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Listings Hijacked At MSN, With A Little Help From Google

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Google 302 and MSN from Dave Naylor is chock full of badness on the parts of both Google and MSN, showing how Google redirections are causing it to hijack listings in MSN's search results. Dave gives you the short rundown. Here's the spelled out version, and thanks for his help in assembling it.

  • Look at this search result at MSN UK for batman animated bean bag.
  • See how the first result is for this page at Kids UK?
  • Now look at the URL MSN UK lists for that page:

  • See the bold part? That shows that MSN believes this page is hosted at
  • What's happening is over at Froogle UK, all links you click on there are redirected out of Google and to the destination sites, but...
  • Google is using 302 temporary redirection, which is causing MSN to let it "hijack" these listings.
  • To be clear, MSN is NOT listing a Google page, even though the page has a Google URL. Look at the cached copy of that page, and you can see that it is the same page as at Kids UK. But Google has control over the URL in MSN's results.
  • In other words, should Google lose its mind, it could at any point send MSN a cloaked version of the Kids UK page and likely maintain the ranking while showing human visitors something else entirely. Kids UK is not in control of that listing on MSN, even though it currently leads to the Kids UK site. It's been hijacked by Google! If Google were using a 301 redirection, however, this shouldn't be happening.
  • Side point. If this is a Froogle UK thing, why does that URL say Google UK has some domain madness going on. Visit the home page. Click the Froogle link to get this page. Now click the Groups link to reach this page. Notice now how even though you are in Google Groups, the the domain is what shows in your address bar. That shouldn't be happening. Other mix-ups like this are leading to the confusion.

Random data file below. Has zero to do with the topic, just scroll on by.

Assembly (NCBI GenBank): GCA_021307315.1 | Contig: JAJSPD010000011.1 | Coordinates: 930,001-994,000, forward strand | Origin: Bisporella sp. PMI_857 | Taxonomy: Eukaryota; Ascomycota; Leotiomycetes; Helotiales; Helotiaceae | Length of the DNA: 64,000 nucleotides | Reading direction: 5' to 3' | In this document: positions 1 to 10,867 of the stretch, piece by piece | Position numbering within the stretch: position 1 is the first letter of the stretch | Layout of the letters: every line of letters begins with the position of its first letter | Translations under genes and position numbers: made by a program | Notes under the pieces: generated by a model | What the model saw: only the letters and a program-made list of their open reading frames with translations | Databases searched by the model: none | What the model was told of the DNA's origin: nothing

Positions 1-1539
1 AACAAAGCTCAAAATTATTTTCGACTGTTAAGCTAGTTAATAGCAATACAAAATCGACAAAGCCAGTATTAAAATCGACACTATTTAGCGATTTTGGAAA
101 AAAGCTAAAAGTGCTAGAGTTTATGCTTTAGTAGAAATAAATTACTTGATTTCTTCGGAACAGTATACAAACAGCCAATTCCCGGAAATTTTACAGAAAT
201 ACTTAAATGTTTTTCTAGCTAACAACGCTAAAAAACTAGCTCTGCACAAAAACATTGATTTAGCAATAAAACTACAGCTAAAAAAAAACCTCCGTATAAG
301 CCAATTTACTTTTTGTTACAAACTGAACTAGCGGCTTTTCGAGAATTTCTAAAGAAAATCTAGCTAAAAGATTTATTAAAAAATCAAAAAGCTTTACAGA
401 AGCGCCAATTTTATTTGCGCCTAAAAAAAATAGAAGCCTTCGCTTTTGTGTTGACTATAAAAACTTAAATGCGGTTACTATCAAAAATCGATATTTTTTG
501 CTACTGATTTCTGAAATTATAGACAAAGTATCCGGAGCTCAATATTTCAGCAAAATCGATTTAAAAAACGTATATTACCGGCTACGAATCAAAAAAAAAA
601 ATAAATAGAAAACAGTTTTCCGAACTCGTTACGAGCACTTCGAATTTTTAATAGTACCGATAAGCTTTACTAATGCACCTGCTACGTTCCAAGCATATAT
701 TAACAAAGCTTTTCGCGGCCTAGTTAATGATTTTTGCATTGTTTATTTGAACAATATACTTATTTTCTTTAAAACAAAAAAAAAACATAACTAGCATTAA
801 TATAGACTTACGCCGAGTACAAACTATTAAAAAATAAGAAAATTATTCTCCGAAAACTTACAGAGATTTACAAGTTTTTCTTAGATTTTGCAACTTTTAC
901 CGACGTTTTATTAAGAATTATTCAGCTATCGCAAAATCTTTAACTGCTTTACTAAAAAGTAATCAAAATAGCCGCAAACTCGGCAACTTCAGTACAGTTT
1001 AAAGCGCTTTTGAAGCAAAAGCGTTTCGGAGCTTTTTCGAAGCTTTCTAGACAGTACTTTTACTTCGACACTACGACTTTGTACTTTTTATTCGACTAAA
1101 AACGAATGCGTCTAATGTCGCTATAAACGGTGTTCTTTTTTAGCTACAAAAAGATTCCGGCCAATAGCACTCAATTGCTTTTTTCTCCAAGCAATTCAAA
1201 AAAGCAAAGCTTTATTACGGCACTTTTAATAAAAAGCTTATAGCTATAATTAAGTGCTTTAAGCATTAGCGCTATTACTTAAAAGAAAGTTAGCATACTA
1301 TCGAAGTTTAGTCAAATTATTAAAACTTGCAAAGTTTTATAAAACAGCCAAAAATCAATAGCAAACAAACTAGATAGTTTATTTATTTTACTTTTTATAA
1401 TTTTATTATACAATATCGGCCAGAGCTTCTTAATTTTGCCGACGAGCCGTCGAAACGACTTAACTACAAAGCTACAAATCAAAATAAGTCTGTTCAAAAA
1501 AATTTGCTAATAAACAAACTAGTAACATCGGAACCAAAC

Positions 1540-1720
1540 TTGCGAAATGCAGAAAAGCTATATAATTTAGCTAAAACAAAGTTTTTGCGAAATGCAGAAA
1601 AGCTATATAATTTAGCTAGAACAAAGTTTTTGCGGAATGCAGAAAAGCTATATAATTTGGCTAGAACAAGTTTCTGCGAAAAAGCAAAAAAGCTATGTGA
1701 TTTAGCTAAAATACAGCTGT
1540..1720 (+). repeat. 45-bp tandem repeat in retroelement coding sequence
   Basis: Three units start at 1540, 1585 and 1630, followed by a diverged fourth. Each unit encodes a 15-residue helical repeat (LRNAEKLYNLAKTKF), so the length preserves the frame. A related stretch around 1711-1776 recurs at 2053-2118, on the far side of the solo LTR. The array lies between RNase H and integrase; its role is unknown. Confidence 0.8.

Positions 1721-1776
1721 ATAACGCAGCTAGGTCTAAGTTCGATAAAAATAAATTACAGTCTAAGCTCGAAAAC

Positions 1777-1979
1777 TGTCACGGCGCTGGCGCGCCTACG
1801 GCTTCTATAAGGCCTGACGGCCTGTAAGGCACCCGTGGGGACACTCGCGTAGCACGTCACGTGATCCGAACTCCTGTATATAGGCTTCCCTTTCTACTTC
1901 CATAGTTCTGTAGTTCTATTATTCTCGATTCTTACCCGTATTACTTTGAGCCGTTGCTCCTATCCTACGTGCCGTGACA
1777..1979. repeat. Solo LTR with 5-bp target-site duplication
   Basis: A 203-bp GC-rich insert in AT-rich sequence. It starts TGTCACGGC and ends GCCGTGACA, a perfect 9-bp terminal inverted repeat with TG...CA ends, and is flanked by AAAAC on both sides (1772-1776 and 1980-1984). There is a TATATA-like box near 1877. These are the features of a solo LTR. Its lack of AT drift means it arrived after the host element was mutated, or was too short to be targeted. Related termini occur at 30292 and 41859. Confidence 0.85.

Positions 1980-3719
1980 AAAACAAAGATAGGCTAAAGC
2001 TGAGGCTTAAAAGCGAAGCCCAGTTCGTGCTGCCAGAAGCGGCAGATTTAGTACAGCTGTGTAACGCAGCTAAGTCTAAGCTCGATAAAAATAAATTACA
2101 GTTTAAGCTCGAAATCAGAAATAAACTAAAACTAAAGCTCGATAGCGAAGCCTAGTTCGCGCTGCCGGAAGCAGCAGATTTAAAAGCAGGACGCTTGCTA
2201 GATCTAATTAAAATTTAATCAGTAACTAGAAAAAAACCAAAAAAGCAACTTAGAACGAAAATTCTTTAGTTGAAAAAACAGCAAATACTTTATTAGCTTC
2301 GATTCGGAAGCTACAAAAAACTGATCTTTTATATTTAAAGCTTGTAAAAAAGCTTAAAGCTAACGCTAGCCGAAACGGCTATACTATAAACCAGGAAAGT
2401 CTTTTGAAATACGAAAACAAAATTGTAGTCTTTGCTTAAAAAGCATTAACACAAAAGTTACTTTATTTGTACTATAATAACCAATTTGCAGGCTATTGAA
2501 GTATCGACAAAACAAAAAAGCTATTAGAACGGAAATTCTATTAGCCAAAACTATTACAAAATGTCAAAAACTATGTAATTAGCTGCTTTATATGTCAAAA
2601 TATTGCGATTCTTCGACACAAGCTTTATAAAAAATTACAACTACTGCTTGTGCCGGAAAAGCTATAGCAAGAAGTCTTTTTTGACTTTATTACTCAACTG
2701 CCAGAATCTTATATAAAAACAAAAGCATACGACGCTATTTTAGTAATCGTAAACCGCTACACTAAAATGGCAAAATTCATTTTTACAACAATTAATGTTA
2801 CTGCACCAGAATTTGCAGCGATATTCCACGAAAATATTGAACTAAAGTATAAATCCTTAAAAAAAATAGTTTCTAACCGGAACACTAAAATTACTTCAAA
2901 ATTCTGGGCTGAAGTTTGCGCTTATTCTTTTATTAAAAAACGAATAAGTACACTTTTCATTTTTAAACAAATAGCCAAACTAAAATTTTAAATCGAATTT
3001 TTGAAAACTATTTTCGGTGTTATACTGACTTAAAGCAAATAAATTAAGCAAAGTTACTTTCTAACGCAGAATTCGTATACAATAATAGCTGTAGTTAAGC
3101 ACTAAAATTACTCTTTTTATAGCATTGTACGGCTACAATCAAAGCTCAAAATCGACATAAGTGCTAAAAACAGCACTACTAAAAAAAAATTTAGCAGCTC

• Hey! What's MSN doing crawling Froogle anyway? The robots.txt file there should be keeping it out, right? Sure. But if some site has made copies of Froogle results, scraped the content as fodder for a fake blog or something else to attract traffic, MSN might crawl that and thus see the Froogle redirections.

Overall, a nice demonstration of why MSN needs to consider how it handles redirection. My Revisiting Hijacking & Redirects: Moving To A Solution story gives you more background on the hijacking situation as it especially has impacted Google.

I also wrote that story as a lead in for our Indexing Summit 2 session as SES San Jose that was held last month, to see if we could get a standard solution to handing redirection and eliminate these type of problems. I was planning to finally write up what happened at that session next week, and I still will, promise. But here's the summary:

  • Yahoo: We have a solution (as described in my article) that seems to work.
  • Google: Matt Cutts wants to use the Yahoo solution but the engineer overseeing how redirections are handled says they've solved it another way. Matt said if you still see it happening, report it to Google, and then he's got some ammunition to say "I told you so" and get the Yahoo solution going. It's been reported at least once already. Bacon polenta on Matt's blog explains that and more important, gives updated instructions on how to report a hijacking in Google's listings.
  • Ask Jeeves: Thinks it has a handle on the situation and doesn't need to follow the Yahoo solution.
  • MSN: Didn't take part in the summit.

Want to discuss or comment? Visit our forum thread, Google Hijacks Batman Room Decor Listing At MSN!

Postscript: I was incorrect on the robots.txt banning. The robots.txt file for Google Groups wouldn't have prevented MSN from crawling Froogle results that can be accessed under that domain. More in the forum thread above.

Postscript: I was incorrect on the robots.txt banning. The robots.txt file for Google Groups wouldn't have prevented MSN from crawling Froogle results that can be accessed under that domain. More in the forum thread above.

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